2. Install and configure a personal firewall on your computer to identify and block unauthorized outbound connections as well as unauthorized inbound connections;
3. Always run an antivirus program that updates itself automatically to counter new threats;
4. Scan your system regularly with a tool like the Norton Security which identifies and removes not only spyware and adware, but also many thousands of other pests that can hurt your computer and your privacy.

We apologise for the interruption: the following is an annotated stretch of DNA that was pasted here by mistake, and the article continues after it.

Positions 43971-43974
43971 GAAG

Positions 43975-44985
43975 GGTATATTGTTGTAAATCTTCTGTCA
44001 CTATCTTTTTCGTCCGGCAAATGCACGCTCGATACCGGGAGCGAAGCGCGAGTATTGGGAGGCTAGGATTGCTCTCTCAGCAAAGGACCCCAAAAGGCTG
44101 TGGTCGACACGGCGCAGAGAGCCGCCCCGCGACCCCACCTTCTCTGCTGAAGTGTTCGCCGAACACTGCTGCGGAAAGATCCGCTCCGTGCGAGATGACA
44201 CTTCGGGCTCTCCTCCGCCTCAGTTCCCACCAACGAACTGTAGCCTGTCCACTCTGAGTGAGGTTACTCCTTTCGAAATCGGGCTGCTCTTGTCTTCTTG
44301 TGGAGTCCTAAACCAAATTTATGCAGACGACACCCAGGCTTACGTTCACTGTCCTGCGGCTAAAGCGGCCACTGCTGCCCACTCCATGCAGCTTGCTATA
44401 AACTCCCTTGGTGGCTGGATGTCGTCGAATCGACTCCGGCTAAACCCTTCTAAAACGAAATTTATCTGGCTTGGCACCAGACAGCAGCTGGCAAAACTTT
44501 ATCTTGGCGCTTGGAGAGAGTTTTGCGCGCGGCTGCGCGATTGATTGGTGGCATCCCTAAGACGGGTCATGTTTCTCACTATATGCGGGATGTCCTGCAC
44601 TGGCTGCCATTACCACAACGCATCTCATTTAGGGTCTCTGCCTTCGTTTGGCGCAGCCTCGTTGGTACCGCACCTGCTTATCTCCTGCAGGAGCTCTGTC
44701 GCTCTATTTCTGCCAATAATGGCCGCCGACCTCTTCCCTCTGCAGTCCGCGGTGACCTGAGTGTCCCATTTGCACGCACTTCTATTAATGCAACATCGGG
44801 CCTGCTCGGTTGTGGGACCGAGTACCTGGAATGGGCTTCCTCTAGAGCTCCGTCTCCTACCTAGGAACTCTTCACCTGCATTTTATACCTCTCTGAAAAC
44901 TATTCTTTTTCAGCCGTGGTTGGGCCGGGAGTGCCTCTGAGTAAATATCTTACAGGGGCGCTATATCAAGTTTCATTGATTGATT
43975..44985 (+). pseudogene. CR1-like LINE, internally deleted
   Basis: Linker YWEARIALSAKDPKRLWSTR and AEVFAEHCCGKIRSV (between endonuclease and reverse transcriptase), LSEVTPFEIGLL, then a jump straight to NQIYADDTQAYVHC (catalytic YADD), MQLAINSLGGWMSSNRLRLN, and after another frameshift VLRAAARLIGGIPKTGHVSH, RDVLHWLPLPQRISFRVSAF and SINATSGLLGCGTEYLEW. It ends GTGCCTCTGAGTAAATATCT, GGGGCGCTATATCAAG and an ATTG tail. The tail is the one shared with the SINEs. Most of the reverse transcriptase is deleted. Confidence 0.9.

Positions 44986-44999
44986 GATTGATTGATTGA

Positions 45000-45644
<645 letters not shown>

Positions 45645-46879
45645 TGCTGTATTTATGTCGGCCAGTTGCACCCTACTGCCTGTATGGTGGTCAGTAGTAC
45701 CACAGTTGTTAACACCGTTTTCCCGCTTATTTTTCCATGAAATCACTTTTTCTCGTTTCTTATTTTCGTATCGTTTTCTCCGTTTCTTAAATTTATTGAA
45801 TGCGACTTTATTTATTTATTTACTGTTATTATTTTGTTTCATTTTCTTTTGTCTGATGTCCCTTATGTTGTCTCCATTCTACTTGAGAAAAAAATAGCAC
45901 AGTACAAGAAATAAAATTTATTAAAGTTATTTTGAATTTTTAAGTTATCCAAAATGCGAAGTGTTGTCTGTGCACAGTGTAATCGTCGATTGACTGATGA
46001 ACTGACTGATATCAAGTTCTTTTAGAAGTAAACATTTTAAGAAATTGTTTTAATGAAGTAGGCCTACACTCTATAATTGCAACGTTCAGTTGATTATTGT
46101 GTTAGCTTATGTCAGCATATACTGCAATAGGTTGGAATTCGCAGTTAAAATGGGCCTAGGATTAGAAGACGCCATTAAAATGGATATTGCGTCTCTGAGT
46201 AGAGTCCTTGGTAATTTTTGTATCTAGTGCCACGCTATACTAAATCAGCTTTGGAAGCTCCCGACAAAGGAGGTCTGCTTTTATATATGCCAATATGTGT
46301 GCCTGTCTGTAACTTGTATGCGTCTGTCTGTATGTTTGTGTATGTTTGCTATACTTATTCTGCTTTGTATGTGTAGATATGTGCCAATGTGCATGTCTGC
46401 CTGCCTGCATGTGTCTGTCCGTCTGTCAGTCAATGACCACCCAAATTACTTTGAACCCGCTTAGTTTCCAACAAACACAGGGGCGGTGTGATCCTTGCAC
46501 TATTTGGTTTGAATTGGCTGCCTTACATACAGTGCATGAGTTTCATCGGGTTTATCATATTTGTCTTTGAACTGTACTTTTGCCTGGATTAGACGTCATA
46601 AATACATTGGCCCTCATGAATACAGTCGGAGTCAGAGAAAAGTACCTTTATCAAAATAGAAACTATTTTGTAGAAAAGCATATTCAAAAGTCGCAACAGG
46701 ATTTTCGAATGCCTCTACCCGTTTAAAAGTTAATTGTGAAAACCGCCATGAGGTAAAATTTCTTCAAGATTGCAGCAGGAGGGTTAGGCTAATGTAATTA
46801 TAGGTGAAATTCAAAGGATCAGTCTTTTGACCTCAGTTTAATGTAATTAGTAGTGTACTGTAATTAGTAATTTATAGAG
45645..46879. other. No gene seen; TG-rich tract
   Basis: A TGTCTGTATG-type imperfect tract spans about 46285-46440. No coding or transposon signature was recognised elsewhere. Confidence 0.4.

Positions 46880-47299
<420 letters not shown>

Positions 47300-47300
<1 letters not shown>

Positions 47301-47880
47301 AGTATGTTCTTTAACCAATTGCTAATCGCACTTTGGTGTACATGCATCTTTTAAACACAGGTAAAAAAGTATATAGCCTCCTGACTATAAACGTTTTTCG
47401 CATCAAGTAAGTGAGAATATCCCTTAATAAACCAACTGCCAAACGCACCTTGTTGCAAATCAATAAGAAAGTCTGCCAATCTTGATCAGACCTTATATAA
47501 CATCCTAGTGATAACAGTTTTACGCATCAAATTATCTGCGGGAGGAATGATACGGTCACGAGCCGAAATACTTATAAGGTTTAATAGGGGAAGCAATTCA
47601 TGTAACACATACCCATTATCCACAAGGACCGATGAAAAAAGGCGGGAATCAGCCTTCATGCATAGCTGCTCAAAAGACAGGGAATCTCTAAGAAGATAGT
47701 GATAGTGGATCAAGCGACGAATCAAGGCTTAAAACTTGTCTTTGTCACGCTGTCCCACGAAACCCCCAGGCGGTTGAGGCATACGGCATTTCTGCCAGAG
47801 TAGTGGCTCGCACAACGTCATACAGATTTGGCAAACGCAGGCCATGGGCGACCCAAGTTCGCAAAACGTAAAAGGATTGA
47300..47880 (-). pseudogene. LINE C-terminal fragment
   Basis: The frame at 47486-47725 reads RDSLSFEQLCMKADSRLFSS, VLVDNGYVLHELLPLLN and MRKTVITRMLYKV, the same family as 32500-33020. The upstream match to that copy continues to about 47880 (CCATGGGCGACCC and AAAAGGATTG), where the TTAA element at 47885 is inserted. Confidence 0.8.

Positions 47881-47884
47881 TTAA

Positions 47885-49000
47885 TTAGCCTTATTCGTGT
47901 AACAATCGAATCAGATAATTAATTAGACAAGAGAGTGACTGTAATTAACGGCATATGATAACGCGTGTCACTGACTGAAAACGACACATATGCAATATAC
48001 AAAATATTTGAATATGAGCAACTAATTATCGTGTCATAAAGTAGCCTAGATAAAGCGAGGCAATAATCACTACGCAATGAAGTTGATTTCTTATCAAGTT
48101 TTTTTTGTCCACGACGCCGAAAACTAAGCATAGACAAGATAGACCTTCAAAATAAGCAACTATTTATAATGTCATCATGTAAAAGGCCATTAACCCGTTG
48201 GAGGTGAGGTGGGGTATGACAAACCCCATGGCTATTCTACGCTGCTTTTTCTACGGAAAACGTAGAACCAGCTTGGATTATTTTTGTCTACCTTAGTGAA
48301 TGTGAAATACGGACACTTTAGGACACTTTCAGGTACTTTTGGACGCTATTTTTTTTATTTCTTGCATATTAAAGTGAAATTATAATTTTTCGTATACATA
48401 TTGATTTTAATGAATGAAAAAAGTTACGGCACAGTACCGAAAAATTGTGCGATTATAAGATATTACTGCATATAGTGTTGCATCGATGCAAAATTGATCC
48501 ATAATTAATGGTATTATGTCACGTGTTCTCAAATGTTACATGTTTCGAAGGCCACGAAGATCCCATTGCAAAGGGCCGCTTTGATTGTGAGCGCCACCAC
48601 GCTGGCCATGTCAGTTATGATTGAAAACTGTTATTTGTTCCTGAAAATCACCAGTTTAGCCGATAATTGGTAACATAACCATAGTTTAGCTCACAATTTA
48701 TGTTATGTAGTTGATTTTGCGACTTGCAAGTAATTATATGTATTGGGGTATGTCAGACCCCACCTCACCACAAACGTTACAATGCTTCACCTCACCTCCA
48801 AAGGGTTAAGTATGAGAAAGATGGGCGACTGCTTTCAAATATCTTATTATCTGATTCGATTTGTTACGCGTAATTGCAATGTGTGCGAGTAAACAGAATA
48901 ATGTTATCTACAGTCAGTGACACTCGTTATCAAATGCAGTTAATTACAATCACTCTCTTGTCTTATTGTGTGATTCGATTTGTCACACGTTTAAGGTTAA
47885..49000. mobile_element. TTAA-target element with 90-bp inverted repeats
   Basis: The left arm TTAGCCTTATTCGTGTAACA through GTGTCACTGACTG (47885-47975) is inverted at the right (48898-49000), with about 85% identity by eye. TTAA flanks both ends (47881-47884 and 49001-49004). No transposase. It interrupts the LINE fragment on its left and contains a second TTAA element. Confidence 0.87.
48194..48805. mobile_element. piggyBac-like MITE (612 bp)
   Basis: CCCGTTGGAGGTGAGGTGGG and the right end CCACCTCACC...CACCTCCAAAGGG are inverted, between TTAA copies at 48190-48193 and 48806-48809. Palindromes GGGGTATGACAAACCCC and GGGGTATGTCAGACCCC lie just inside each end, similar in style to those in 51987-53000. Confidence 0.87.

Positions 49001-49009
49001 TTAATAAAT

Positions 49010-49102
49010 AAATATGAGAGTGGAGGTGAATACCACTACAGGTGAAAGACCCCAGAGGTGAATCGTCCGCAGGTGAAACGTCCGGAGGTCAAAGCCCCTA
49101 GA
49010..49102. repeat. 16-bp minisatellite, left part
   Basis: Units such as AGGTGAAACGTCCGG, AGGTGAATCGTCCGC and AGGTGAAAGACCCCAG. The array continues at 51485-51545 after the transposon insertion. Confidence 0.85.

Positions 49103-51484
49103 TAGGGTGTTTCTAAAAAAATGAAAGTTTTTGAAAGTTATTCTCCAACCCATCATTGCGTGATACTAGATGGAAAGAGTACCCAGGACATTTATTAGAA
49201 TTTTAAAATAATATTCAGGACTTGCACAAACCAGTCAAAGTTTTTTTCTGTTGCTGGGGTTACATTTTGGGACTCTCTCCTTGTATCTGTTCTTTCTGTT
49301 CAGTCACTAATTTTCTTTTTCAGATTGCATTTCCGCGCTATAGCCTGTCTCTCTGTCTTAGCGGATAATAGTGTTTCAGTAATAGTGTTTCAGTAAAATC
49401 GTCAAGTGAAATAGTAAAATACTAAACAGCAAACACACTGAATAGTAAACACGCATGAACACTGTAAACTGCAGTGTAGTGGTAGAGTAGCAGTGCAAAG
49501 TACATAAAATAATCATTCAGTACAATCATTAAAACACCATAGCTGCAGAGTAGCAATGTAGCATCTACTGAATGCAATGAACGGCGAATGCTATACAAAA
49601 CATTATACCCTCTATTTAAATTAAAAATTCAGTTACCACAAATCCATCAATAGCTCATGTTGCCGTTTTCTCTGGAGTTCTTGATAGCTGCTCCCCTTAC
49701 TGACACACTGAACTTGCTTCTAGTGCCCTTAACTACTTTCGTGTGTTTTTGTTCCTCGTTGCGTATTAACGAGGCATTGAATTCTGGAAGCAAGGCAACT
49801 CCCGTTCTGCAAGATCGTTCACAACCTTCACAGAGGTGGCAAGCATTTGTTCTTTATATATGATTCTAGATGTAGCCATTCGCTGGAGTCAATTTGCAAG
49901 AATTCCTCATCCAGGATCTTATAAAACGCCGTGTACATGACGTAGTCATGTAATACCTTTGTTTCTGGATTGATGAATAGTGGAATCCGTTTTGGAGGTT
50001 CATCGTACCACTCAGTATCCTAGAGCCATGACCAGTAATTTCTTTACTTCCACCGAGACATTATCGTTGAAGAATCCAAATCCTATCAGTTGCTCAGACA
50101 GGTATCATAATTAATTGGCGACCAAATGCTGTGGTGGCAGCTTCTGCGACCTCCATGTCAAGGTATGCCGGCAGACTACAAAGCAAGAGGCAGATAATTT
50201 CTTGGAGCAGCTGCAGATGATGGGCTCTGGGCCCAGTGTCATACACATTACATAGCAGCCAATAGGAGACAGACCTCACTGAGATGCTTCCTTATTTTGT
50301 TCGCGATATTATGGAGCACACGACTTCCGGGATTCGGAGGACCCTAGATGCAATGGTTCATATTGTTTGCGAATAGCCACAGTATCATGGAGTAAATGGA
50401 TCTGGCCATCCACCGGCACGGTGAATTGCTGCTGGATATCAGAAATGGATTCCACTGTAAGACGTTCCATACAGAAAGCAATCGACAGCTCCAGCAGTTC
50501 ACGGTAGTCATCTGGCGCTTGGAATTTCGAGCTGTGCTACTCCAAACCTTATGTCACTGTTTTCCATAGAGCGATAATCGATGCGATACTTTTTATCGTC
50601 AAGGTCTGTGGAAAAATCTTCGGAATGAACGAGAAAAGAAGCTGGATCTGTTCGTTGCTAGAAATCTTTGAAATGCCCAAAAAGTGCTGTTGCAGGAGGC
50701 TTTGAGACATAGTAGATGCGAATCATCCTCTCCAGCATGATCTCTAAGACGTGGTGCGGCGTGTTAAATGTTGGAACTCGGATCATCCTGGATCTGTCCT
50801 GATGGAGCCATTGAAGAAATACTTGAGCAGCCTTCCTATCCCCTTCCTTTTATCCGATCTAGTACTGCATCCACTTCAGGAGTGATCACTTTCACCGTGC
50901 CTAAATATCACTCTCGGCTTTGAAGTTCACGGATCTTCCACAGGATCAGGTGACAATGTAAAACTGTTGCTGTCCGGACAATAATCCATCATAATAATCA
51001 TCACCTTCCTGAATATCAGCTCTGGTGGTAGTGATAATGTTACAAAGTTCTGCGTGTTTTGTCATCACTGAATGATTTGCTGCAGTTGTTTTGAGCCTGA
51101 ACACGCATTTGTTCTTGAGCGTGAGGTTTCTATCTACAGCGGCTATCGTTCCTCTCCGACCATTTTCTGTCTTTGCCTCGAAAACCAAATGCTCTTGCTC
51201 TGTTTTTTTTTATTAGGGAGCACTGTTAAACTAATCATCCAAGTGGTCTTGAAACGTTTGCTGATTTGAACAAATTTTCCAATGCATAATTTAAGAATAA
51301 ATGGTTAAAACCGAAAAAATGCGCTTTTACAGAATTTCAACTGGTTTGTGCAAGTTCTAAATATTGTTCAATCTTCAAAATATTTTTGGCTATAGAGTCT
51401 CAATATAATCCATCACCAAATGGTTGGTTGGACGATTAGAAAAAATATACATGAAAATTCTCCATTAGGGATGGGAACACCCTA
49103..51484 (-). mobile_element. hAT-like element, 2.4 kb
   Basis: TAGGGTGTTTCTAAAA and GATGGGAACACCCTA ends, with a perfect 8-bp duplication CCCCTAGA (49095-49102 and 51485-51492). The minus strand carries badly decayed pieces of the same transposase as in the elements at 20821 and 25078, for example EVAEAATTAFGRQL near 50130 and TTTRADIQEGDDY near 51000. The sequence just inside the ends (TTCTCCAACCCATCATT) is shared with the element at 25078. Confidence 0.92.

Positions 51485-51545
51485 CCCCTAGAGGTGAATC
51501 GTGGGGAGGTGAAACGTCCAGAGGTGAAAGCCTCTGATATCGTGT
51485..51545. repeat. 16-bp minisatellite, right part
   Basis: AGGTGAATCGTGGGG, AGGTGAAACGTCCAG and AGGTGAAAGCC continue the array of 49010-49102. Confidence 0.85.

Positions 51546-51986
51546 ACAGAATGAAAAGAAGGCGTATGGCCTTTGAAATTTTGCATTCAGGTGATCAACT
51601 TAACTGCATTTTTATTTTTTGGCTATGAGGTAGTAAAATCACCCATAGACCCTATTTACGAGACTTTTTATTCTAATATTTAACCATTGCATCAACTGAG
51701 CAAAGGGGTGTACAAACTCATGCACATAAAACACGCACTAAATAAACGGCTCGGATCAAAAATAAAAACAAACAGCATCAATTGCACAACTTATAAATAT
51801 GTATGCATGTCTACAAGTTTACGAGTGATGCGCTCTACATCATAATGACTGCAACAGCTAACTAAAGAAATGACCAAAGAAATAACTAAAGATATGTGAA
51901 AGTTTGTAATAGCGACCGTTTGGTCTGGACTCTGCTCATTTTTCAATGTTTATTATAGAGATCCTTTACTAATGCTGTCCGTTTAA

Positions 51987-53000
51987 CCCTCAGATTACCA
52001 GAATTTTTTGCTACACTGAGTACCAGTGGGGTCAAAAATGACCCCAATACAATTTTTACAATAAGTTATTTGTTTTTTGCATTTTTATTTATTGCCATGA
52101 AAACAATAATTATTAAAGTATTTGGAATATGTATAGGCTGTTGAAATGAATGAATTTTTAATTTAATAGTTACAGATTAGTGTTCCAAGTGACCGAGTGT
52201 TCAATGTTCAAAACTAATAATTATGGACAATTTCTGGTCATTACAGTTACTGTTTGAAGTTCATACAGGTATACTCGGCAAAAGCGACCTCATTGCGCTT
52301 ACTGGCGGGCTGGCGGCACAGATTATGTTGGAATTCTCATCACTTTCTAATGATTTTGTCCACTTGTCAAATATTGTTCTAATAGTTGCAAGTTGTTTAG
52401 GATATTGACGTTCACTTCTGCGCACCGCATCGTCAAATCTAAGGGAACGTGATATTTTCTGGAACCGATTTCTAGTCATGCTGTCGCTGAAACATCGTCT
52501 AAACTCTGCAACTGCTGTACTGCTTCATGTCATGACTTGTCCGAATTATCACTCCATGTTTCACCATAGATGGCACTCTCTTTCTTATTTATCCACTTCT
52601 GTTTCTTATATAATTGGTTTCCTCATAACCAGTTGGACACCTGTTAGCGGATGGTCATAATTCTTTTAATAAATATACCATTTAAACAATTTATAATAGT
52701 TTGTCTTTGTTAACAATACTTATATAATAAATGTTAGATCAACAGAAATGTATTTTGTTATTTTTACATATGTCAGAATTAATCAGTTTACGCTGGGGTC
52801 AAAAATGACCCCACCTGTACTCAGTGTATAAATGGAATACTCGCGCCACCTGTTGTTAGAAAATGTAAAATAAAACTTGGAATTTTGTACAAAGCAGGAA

The software makers justify using these tactics by saying that it helps keep the software free or at least affordable. I say that If the software is good enough in the first place, people will pay for it. The software makers don't need to be sneaky and embed it with Adware and Spyware. We are only human. We get curious or bored and try some freeware, shareware, media players, interactive content, and maybe some file sharing. Most of those programs have embedded Spyware or Adware in them, and now so does your computer. The worst part is that it is embedded so deep in your computer that it is sometimes almost impossible to remove without a third party application. Sometimes just uninstalling the programs will disable the Spyware, other times it will remain resident on your computer. Can you sleep at night knowing that somebody could be watching your every move while you are online? I'd be having nightmares.